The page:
Telephone: +44 (0)207 848 7413
I am a Lecturer in the Defence Studies Department at King's College London and a CSSS Fellow, funded by the MacArthur Foundation grant. Previously I was a MacArthur Post-doctoral Fellow in the Department of War Studies at King’s College London, where I also finished my PhD in 2014. Prior to joining King's as a postdoc I was a Research Fellow at Chatham House on nuclear weapons policy and worked at the Institute for Defense Analyses in Washington, DC, where I am now an adjunct Research Staff Member.
My current research focuses on US-Russia arms control and the impact of geostrategic shifts, domestic politics, and changes in leadership. Other policy-relevant issues I am exploring include tailoring assurance to NATO members, the status of the Nuclear Non-Proliferation Treaty (NPT) amid increasing pressure for nuclear disarmament, and competing concepts of strategic stability.
Given my policy background, I remain active in the nuclear weapons policy community, regularly engage with government, and am particularly interested in outreach and working with other mid- and early-career experts, along with the next generation interested in working on nuclear issues. My MA is in Security Policy Studies from The George Washington University, and BA is in International Relations and Russian Studies from Boston University.
- Arms control and strategic stability
- Assurance and deterrence
- Nuclear signalling
- U.S. defense policy
- Russian defense policy
- Russian strategic thinking
- The “first image” in international relations
- NATO nuclear policy
- The Nuclear Non-Proliferation Treaty
- Individuals in policy-making
I am a co-convenor for the Master’s in Arms Control and International Security programme. I teach on three core modules for the MA in Arms Control:
(1) The History and Politics of Arms Control;
(2) Arms Control Verification Technologies and Concepts; and
(3) Arms Control Case Studies. I supervise a limited number of MA students.
• A Call to Arms Control: Trust in US-Russia Nuclear Negotiations, 1968-2010, forthcoming.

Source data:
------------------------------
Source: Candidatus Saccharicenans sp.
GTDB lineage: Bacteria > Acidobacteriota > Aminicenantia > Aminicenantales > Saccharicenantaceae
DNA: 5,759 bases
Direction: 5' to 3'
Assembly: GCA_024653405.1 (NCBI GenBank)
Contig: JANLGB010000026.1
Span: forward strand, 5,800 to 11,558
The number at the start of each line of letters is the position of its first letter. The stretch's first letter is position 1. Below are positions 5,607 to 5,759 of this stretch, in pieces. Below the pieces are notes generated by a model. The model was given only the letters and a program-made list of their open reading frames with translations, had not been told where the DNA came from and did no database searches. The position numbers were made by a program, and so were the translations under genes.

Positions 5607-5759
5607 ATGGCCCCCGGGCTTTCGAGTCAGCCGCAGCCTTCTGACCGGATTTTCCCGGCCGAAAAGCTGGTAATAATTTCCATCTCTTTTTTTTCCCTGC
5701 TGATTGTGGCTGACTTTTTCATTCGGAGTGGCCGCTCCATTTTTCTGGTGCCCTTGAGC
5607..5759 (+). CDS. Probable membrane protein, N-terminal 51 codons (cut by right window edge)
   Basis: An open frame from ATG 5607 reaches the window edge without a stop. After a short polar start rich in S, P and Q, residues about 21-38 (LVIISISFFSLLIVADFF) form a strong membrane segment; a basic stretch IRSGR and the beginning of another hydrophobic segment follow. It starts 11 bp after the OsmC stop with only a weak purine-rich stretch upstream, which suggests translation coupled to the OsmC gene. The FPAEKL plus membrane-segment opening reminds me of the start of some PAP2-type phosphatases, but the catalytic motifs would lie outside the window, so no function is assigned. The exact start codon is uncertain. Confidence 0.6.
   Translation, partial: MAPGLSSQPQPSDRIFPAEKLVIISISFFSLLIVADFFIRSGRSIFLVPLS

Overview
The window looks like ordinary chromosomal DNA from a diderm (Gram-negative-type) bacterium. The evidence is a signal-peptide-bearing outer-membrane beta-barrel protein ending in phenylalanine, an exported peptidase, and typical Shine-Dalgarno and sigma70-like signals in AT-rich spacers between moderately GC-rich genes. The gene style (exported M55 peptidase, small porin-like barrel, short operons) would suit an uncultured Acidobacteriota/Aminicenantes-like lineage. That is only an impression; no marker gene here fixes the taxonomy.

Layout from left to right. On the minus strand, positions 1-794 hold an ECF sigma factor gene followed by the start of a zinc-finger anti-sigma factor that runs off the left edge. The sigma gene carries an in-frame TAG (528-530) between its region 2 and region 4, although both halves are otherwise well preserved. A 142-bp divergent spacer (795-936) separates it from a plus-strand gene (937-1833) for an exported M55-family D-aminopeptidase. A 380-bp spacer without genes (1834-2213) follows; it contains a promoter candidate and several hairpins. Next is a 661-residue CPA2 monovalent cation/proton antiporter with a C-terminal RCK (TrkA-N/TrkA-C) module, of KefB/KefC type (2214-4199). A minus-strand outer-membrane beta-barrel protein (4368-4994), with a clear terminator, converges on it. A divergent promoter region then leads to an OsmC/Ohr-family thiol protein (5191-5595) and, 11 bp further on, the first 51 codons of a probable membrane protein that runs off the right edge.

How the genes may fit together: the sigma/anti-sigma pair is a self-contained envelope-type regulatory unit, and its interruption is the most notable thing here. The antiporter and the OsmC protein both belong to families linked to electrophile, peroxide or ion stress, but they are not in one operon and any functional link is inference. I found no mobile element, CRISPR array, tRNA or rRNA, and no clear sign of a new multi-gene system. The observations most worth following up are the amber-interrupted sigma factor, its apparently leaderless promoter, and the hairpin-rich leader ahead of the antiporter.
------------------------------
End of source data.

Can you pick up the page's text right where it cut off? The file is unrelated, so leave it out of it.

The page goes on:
- • 'The Nuclear Education of Donald J. Trump', Contemporary Security Policy, March 2017, with Jeffrey Michaels. http://www.tandfonline.com/toc/fcsp20/current
- Does the fight over a nuclear weapons ban treaty threaten global stability?’, Bulletin of Atomic Scientists, February 2017. http://thebulletin.org/does-fight-over-nuclear-weapons-ban-threaten-global-stability10500
- • ‘Questioning the Holy Trinity: Why the US Nuclear Triad Still Makes Sense’, Comparative Strategy, August 2016, with Andrew Futter. http://www.tandfonline.com/doi/abs/10.1080/01495933.2016.1222838
- • ‘Three Dimensional Arms Control: A Thought Experiment’, Federation of American Scientists Public Interest Report, June 2016. https://fas.org/pir-pubs/three-dimensional-arms-control/
- • ‘Why a Nuclear Weapons Ban Treaty is Unethical (For Now): NATO and the Humanitarian Impacts of Nuclear Weapons Initiative’, RUSI Journal, April 2016. http://www.tandfonline.com/doi/full/10.1080/03071847.2016.1174481?src=recsys
My book project, tentatively titled A Call to Arms Control: Trust in U.S.-Russia Negotiations, 1968-2010, uses a levels of analysis approach to examine the role of trust in arms control based on extensive case study research and interviews with American and Russian negotiators. It explores questions such as, who decides trust is in the national interest? Is there an optimal level of forces to facilitate arms control, such as balance between emerging offensive capabilities and missile defences? And to what extent, if at all, do individual negotiators influence arms control deals? Based on the research I am also developing articles on differing interpretations of strategic stability across cultures, and the role of individuals in policy-making. The findings include a new typology of trust and contains specific policy-relevant trends with regards to a potential future for U.S.-Russia arms control and trust-building in international relations more broadly.